The old adage is true. Everything is bigger in Texas. And as a result, we Texans tend to admire the larger varieties in life. Longhorn steers, expansive ranches, and ten-gallon hats… (giggling) Just kidding. We aren’t that clichéd, folks. But one thing we do seem to identify with are the big and iconic personalities. Our state has produced a long line of characters: from athletes, to entertainers and even politicians. But please don’t judge us as the land where Dubya came from. Ask around, and you’ll find that one of the most beloved figures here is another former governor, the late Ann Richards. I’ve heard countless stories of her attending shows and films at The Paramount Theatre before she passed, and now she is the subject of a one-woman show by Holland Taylor entitled Ann: An Affectionate Portrait of Ann Richards.
Richards was tough, smart, sassy, savvy and charismatic. After a career as an educator, Ann climbed the political ladder from humble beginnings. She was seated as the state’s treasurer when asked to make a speech at the 1988 Democratic National Convention. Although Michael Dukakis was the man of the hour as the Presidential nominee that year, the breakout star for the Party was this sly and affable Southern lady. Still known for her remark on Republican nominee George H.W. Bush during her speech, Ann quipped that he was “born with a silver foot in his mouth.” That speech catapulted her to fame, and she rode it into the governor’s office. In 1990, Richards became just the second female governor of Texas, and the first elected to the position.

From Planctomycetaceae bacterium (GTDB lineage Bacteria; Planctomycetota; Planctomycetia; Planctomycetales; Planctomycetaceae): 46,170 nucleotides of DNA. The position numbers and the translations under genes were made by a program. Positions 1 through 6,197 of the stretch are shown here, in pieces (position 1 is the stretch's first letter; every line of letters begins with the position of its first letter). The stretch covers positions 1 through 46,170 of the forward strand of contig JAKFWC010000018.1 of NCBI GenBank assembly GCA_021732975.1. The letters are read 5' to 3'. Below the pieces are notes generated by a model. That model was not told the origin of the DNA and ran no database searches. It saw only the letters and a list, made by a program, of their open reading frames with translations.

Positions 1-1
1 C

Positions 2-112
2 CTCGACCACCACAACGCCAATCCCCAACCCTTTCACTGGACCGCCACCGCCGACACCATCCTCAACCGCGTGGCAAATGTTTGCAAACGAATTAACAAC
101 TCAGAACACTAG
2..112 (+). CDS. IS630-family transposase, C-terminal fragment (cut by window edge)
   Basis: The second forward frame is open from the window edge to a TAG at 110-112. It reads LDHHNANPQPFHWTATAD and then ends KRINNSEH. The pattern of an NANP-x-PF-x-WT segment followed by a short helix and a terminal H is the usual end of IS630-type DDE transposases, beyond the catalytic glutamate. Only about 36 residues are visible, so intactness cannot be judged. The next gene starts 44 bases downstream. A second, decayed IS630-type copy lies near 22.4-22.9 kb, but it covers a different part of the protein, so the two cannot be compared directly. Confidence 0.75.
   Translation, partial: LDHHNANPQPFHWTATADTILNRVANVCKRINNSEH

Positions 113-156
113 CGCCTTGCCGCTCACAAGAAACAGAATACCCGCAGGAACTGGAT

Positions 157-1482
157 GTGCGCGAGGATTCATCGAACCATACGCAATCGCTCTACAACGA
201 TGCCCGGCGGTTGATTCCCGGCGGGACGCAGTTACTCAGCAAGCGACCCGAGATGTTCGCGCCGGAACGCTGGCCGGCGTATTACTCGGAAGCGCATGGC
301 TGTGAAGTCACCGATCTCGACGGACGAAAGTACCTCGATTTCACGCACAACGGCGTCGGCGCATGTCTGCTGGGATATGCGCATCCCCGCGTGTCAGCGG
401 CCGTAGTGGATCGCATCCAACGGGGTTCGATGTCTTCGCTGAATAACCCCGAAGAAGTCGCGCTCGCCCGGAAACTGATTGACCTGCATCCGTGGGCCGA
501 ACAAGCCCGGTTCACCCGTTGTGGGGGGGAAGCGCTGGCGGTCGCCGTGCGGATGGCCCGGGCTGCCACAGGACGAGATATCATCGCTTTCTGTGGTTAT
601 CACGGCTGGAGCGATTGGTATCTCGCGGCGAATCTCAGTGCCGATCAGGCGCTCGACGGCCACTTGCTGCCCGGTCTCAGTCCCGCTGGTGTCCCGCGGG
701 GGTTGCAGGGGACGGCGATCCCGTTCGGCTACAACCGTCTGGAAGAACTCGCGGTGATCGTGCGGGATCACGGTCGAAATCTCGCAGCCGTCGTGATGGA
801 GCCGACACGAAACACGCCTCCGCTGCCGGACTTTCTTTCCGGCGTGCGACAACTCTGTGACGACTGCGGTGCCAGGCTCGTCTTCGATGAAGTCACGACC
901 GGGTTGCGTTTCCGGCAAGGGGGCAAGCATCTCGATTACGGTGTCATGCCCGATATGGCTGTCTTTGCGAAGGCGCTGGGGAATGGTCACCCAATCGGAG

Although ultimately a one-term governor (defeated in her re-election bid by George W. Bush in the sweeping 1994 Republican election victories), Ann still placed her stamp upon Texas. She tirelessly advocated financial responsibility and economic growth, and also helped spur funding for education by initiating the Texas Lottery in 1992. Even after her term, she continued campaigning for the issues and platforms she believed in, never faltering in inspiring leadership amongst women. I won’t tire your eyes with an ad nauseam list of accomplishments, but suffice it to say that the grand old lady was as strong as she was witty. Pity we are now stuck with the likes of Sarah Palin, because Ann was a real
With regard to the former governor’s credentials, you may be wondering who the heck can possibly fill the shoes of Ann Richards and hope to portray her onstage? Well, there is one who not only dares… but succeeds. Emmy award-winning actress Holland Taylor is perhaps best known for playing Charlie Sheen’s mother on the show “Two and a Half Men,” and has the chops to capture the soul of Ann. Besides, if she could tolerate ol’ Mr. Tiger Blood Adonis himself, Holland has to be forged of steel herself. A veteran of the theater since the 1960s, Taylor has graced many Broadway and Off-Broadway productions. Skilled in both comedy and drama, she also made the leap into television and film. First noted for her role in the 1980s sitcom “Bosom Buddies” with Tom Hanks, she has parlayed that recognition with roles in “The Lot,” “Ally McBeal,” “The Practice,” “ER,” and “Monk.”
Over the last few years, Taylor spent her spare time working on this play about Governor Richards, and has appeared in different venues throughout Texas. She’s demonstrated the conviction and courage of Governor Richards with her commitment before ever stepping foot on stage. But it’s a gamble that appears to have paid off, since the actress has enjoyed wide acclaim for this performance. Forget Sheen, people. Holland Taylor is winning.
This marks Taylor’s first appearance of the play in Austin, and it’s fitting that her show surfaces at The Paramount Theatre, where Richards herself spent so much of her time. Ann promises to be a fitting tribute to a larger-than-life persona. But, hey, we’re in Texas. That’s just how we like it.
The final show of the 2010/2011 Paramount Season, Holland Taylor as Ann
is performed Wednesday, May 4th through Friday May 6th at 8:00 p.m. There are shows also on: Saturday, May 7th at 2:00 p.m. and 8:00 p.m., and Sunday, May 8th at 2:00 p.m. Come celebrate a Texan icon and see another fine season ride off into the sunset.